Princeton’s Historic Resources     A Service of the Historic Preservation Commission

Home   2015 Survey   Search   Districts   Styles   Classes



Key Contributing

Properties containing historic resources that are listed on the National Register of Historic Places, determined to be eligible for the National Register, or resources that the consultant believes may be individually eligible for the National Register. Key Contributing resources include buildings that are community landmarks and buildings that are excellent examples of their architectural style. The four are the Paul Robeson House, the Witherspoon Street Presbyterian Church, the Witherspoon School, and Dorothea's House.


Properties containing buildings, structures, or sites that are over 50 years of age and generally retain their integrity. Contributing buildings do not appear to be individually eligible for the National Register but contribute to the overall setting and significance of the historic district.


Properties containing buildings, structures, or sites that may generally be considered to be non-historic. Two types of properties fall into this category, neither of which contribute to the historic setting or feeling of the historic district. The most obvious category of noncontributing properties are those with buildings constructed within the past 45 years, or after the "Period of Significance" for the proposed district, as recommended in this study, ends in 1969. Note: to be considered for the National Register of Historic Places (NRHP), buildings must be at least 50 years or older; Princeton's Land Use Ordinance however provides guidance for resources less than 50 years old. The second class of noncontributing buildings are those that have been enlarged or altered within the past 45 years to such an extent they no longer exhibit the historic appearance of the building.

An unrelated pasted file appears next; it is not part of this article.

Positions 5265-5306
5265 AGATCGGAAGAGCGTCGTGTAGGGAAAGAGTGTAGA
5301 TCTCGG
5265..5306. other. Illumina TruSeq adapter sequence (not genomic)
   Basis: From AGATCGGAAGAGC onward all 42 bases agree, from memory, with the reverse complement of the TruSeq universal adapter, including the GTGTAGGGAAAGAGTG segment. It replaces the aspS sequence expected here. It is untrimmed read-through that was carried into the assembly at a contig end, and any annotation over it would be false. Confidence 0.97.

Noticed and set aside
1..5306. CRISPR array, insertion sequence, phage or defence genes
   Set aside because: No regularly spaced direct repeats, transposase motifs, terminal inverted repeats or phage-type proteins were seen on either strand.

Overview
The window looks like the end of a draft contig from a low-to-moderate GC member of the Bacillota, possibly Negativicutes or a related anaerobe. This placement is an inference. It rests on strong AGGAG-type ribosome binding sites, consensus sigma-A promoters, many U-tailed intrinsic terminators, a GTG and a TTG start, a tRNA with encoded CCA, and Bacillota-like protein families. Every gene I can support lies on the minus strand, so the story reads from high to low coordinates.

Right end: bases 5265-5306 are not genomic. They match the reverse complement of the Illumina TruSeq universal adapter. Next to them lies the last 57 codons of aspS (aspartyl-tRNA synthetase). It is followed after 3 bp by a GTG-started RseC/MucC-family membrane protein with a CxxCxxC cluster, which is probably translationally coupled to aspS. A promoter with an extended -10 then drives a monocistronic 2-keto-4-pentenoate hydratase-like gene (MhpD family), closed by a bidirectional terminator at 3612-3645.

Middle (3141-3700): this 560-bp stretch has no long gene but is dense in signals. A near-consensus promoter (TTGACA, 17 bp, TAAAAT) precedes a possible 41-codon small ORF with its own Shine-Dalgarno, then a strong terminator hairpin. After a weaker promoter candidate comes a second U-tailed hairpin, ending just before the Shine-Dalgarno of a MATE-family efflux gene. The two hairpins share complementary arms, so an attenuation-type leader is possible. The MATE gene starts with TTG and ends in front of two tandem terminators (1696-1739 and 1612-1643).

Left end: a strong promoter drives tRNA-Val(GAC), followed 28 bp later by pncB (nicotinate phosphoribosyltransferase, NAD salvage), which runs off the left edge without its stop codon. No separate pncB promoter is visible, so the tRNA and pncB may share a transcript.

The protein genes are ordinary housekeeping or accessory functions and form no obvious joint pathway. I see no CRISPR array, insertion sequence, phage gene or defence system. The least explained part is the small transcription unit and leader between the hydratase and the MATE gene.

All information on this site is © Princeton HPC and should not be used without attribution.